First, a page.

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April 1968

Short Arm Deletion of Chromosome 18 in Cebocephaly

Author Affiliations

From the Division of Oral Pathology, School of Dentistry and the Dight Institute for Genetics, University of Minnesota, Minneapolis.

Am J Dis Child. 1968;115(4):473-476. doi:10.1001/archpedi.1968.02100010475012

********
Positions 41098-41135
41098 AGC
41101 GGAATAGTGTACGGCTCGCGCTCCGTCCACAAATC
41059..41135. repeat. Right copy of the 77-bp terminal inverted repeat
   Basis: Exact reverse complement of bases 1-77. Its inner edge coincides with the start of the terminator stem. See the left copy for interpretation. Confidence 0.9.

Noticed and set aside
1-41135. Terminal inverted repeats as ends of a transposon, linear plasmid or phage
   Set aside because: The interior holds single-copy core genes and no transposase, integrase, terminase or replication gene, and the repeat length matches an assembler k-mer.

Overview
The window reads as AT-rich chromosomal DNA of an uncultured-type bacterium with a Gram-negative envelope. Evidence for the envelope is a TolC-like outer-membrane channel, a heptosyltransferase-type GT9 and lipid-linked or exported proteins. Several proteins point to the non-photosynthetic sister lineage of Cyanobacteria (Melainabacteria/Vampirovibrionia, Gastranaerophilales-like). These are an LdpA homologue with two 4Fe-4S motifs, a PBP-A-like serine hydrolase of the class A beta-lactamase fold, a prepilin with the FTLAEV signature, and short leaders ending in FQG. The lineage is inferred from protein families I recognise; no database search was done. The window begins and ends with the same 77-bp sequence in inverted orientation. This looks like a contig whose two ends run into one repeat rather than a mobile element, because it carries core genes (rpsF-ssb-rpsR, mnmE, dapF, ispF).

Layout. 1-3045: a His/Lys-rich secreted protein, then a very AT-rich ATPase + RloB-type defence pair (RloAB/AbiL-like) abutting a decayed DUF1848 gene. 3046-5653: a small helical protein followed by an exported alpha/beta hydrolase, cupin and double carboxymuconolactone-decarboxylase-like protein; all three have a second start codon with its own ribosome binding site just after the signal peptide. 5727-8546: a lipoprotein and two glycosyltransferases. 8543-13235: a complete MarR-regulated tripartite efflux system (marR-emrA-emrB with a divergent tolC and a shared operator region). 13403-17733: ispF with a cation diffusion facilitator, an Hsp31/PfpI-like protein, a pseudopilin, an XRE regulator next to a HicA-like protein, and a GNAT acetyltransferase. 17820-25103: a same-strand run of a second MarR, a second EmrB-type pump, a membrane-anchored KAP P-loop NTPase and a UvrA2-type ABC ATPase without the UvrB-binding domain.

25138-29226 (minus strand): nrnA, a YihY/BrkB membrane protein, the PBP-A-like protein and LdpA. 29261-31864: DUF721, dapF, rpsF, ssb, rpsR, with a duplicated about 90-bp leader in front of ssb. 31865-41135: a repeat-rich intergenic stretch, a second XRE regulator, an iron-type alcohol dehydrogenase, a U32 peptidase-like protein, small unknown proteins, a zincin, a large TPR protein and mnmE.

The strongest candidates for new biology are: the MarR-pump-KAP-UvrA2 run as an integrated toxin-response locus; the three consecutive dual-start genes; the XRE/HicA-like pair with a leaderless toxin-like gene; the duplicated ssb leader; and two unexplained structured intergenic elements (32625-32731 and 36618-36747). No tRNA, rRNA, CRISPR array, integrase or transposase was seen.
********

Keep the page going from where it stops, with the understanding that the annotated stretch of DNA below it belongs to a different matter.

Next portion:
THE holoprosencephalies form a spectrum of graded teratologic entities with cyclopia as the most extreme example. As a group, they exhibit anomalous development of the nose, mouth, eyes, ears, defective development of olfactory and optic structures, and impaired midline cleavage of the embryonic forebrain. In the extreme case, the cerebrum is a sphere with a single ventricle without corpus callosum or septum pellucidum. Most notable have been the studies of Goldstein,1 Yakovlev,2 and De Myer3,4 which have demonstrated that several median facial dysplasias exhibit the same brain alterations. Further interest was generated when it was shown that patients with trisomy D1 also exhibit many of these same changes. On the other hand, De Myer5 showed that infants having the same craniofacial stigmata but with few or trivial extracephalic malformations, had apparently normal karyotypes. Deletion of the short arm of chromosome 18 in cyclopia has been

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